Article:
It seems that labor law violations are rampant in Southern California particularly in El Monte where there is a booming garment manufacturing industry. During a raid in 2008, 72 Thai women who immigrated to America illegally were found being held in slave like conditions in a factory for as long as 7 years. They were found barricaded in a small room by razor wire. They were threatened with abuse and rape if they stopped working, and they were paid $.69 per hour. The illegal workers that were caught during the raid were owed back wages totaling more than $200,000.
William Slattery, the commissioner for the raid operation believes the Asian’s are here because of Asian organized crime groups. Asian based crime groups are recruiting Asian workers with promises of high wages, and a better life. They are then transported illegally to California sweatshops. The raids were conducted by the state authorities after Federal immigration officials investigated, but law enforcement refused to act. They refused to act because the raids carry troubling economic implications. There was concern about the kinds of jobs being created and how it may be distorting the economy in Southern California, because during that time the garment industry was applauded for adding jobs so fast. The legal system is also afraid the raid will only push these shops farther underground making them harder to find.
Sweatshop made clothing is not a secret, but it’s hard to know where to shop for clothes you are confident were not made in a sweatshop. Made in America might be what the label says, but that can mean it was made in produced in U.S territories that are exempt from U.S labor laws, or that the finishing touches were applied in the U.S; however the rest of the garment was probably made overseas. Some ways to know your clothing was made in America is to look for union made labels such as Union House and UNITE. Resources are available to help ensure your clothing was not made in a sweatshop such as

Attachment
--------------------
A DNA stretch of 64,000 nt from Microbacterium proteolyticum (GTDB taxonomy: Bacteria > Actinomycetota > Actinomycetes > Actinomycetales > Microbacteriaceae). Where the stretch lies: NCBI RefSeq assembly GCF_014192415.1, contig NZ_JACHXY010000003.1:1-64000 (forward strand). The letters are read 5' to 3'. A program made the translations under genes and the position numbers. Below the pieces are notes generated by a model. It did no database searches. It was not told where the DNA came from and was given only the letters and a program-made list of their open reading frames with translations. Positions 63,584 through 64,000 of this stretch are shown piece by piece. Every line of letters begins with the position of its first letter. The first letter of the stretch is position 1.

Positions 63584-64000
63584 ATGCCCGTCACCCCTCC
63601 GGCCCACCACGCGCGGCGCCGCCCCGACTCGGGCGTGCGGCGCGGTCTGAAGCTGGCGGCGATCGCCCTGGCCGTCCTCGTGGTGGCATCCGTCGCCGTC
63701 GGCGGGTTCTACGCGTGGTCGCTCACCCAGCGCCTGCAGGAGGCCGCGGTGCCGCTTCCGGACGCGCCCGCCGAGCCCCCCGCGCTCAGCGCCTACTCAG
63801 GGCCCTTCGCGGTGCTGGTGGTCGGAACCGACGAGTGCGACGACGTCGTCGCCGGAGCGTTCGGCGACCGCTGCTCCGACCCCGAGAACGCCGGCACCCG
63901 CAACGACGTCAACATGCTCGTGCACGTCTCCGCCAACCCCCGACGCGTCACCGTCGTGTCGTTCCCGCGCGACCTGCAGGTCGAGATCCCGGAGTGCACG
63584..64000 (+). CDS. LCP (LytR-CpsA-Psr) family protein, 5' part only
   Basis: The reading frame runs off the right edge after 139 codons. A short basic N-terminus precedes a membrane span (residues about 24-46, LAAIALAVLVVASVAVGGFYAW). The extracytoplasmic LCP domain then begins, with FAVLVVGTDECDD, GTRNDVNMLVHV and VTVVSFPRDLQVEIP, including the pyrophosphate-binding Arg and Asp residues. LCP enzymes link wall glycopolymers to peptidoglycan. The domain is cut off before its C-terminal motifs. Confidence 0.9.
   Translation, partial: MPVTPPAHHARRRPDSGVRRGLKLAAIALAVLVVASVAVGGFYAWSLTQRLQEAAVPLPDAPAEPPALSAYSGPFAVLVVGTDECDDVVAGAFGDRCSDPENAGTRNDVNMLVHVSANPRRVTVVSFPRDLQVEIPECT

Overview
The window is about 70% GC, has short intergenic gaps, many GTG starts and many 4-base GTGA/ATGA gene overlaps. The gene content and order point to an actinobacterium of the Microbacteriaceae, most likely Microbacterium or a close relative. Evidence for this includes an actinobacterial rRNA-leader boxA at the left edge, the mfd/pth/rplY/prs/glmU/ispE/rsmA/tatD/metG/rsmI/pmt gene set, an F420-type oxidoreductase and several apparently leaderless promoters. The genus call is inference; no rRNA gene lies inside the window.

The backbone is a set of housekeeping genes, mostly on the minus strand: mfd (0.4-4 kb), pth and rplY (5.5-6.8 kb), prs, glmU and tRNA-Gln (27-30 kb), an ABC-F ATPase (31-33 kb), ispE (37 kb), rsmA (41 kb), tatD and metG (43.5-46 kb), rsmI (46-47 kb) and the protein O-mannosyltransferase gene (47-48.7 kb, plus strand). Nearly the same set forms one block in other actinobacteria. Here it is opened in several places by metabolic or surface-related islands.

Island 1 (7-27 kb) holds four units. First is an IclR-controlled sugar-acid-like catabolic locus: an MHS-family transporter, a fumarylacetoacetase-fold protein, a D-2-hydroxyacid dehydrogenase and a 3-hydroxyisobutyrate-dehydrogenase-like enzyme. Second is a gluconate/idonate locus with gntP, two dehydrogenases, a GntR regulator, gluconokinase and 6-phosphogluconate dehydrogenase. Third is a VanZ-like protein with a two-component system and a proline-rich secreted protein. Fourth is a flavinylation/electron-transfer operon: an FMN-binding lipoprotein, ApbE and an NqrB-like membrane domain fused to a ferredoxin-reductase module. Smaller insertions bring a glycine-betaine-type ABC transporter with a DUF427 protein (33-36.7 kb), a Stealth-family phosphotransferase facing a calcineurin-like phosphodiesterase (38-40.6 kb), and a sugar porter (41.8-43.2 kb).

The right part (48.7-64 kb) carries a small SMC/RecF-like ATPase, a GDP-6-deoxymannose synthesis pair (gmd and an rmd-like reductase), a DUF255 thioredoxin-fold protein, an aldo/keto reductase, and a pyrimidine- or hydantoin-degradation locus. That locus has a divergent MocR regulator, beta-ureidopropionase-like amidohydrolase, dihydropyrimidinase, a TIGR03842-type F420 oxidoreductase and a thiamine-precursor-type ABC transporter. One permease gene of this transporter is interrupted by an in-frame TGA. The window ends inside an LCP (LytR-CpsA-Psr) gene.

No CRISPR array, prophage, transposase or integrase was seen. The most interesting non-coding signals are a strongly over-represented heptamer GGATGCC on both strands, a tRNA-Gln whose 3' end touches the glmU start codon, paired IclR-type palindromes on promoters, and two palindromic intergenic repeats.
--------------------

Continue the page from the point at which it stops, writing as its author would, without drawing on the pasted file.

Union Made sells clothing and products made in USA by U.S. Manufacturers. Their products include union and or American made apparel from Round House, Camber, Okabashi, New Balance, Union Line, Kamik Winter Boots, Northstar Gloves, King Louie, Union House men's briefs and boxers. They also sell Made in USA Cookware and Toys. They are organized by Local 880 IUPAT. UNITED HERE boasts a diverse membership, comprising workers from many immigrant communities as well as high percentages of African American, Latino, and Asian American workers. The majority of UNITED HERE members are women. UNITE HERE members have made apparel jobs in the South and hundreds of thousands of other traditional low wage jobs into good family sustaining middle class jobs.
Sweatshops should not be the system of production in a place we consider modern. From the clothing we wear to the toys our children play with, store shelves are stocked with goods made in sweatshops. The most environmentally responsible and surefire way to shop sweatshop free is to buy already used goods. This would reduce the pressure on resources and production.…...